A key point to remember is that, even though you may have expanded the acronym in previous posts, readers may enter your blog on any post, making it necessary to expand every acronym the first time it is used in each post.

Have questions? Ask in the comment section below.

For more tips and tricks in creating accessible blogs and content, check out the Blog Accessibility Mastermind.

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Blog Accessibility is about People: Share Your Story

Web and blog accessibility is more than checking off a seemingly long list of technical requirements, possibly to avoid legal action. Web and blog accessibility is about people. It’s about enabling people with all kinds of abilities and disabilities, using a variety of technologies, to use websites and blogs. It’s about enabling people to use sites independent of assistance from others. It’s about freedom. It’s about empowerment.

As blogger extraordinaire Liz Strauss so eloquently put it:

The perfect blog is code filled with humanity.

For blog and web developers to see accessibility as more than a checklist of technical requirements, it is beneficial to hear from people with a wide range of abilities and disabilities who use various technologies to access the Internet, to hear about the obstacles they face online, and to hear ideas and feedback for potential solutions.

With this sharing of personal experiences, then real understanding for the need of accessible sites and blogs can begin to happen. From there, a collaboration between bloggers or web developers and the readers or end-users can take place.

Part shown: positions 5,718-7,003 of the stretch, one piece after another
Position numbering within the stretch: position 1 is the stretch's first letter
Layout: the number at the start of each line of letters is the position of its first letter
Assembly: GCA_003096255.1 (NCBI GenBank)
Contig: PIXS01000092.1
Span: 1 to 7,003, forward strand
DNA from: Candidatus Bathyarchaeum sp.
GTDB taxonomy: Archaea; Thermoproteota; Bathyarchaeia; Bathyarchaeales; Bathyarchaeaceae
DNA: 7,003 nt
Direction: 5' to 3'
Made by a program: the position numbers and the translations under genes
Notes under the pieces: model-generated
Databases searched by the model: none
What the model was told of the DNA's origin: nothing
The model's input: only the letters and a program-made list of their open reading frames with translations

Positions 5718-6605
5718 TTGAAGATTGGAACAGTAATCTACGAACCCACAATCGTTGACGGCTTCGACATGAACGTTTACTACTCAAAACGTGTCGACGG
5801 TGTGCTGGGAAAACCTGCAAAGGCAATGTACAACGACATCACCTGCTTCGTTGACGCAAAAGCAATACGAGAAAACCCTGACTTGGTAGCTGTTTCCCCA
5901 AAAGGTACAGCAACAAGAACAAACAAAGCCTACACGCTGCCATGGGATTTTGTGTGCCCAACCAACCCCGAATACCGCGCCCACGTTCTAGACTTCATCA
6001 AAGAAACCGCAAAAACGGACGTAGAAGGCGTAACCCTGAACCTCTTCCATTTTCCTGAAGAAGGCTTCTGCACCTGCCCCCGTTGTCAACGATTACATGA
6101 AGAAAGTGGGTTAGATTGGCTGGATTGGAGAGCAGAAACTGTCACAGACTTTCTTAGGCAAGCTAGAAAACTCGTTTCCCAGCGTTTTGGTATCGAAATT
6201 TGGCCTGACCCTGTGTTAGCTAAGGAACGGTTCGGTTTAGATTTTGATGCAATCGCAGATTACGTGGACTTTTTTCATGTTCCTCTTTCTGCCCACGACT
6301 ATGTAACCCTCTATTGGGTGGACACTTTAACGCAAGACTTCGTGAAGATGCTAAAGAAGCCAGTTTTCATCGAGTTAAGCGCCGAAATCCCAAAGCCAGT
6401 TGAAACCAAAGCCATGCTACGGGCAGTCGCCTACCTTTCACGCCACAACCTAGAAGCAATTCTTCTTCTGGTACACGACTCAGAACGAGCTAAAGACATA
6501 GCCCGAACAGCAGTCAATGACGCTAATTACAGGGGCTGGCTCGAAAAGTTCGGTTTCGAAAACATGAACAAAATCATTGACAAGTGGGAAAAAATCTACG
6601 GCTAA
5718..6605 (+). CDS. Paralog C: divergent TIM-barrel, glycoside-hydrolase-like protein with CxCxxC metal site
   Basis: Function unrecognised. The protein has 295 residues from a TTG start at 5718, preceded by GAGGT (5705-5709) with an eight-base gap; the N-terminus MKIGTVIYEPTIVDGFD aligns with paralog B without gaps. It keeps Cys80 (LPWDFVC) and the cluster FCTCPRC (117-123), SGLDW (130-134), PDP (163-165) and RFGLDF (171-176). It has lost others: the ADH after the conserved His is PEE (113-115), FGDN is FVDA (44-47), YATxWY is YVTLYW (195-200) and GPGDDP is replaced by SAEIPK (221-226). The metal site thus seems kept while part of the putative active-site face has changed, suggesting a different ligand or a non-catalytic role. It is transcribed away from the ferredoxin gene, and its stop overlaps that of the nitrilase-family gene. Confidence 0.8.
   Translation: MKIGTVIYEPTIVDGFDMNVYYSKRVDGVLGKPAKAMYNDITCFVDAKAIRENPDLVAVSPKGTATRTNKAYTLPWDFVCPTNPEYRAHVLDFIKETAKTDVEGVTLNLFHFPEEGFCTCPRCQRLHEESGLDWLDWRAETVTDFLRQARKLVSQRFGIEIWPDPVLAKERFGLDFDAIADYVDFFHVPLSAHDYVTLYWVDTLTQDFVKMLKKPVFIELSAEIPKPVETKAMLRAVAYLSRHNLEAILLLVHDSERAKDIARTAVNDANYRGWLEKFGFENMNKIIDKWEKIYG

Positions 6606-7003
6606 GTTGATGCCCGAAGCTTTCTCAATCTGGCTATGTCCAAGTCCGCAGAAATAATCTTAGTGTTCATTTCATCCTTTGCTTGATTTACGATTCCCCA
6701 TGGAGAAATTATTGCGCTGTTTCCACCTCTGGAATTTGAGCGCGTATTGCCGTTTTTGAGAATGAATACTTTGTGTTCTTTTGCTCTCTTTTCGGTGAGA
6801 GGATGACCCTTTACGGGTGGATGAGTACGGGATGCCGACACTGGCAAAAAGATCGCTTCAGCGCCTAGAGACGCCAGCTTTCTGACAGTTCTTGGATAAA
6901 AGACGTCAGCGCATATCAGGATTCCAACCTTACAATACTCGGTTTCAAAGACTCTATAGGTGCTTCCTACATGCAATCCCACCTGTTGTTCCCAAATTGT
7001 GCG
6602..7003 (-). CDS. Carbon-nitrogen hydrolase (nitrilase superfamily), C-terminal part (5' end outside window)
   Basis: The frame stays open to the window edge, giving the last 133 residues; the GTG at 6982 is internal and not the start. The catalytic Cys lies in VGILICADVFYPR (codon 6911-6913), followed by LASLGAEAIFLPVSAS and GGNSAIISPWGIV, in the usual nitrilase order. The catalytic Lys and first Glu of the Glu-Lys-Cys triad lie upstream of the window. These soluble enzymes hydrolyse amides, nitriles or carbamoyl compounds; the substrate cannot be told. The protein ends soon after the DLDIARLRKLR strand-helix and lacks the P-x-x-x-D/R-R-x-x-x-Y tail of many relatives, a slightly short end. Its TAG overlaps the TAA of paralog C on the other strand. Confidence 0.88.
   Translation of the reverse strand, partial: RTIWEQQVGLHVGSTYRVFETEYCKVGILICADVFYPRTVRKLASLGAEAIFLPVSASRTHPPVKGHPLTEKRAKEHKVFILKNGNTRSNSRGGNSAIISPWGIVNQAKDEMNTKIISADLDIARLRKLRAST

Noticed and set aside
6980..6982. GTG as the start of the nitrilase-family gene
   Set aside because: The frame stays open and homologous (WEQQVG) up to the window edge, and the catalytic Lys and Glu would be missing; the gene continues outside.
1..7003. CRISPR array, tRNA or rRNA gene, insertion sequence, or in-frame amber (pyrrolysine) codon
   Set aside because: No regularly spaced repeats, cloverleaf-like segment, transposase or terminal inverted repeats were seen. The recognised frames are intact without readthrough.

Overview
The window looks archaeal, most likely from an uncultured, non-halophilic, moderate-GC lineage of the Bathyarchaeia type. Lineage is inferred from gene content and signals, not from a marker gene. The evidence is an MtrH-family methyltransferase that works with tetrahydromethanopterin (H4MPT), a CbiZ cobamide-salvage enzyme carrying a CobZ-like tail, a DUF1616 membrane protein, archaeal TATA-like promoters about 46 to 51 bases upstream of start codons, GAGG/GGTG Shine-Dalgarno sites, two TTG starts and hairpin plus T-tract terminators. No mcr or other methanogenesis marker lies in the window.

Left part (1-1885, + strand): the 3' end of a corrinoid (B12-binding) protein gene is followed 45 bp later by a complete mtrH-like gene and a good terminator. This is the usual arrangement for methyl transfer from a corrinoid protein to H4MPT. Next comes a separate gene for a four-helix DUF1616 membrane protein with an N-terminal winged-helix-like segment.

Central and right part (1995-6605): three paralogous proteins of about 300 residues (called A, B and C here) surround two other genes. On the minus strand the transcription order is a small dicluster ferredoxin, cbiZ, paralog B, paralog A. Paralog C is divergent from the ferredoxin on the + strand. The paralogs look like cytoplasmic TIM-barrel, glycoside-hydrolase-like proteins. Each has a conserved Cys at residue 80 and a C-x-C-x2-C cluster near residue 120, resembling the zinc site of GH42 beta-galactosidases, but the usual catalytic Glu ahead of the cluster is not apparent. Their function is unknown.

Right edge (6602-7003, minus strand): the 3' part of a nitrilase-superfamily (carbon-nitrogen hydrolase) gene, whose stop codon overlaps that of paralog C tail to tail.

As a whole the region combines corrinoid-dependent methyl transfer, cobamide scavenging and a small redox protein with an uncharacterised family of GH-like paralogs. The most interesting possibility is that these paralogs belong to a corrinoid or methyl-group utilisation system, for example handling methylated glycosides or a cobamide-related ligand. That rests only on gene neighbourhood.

To that end, I’d like to invite people of all abilities to share your stories of surfing the internet. What works for you? What drivers you nuts? What do you wish bloggers and web developers would do differently or would understand?

I would like to invite you to share your personal experiences in either a guest post or in question-and-answer post. Ideally, I would like to share a couple of stories per month. If you’re interested in sharing your story, please leave your name and your preferred format in the comments below and I’ll be in touch to arrange a date for your time in the spotlight.

Let the story sharing and collaboration begin!

Applying via Mail and Applying Online: Equal Access According to the Government of Canada

Last year Donna Jodhan, with a Master in Business Administration (MBA) in international business and finance from McGill University and certified computer skills with Microsoft and Novell programs,  took the Government of Canada to court, claiming the government’s online job application process was inaccessible to individuals who are blind and sight impaired. The Canadian Charter…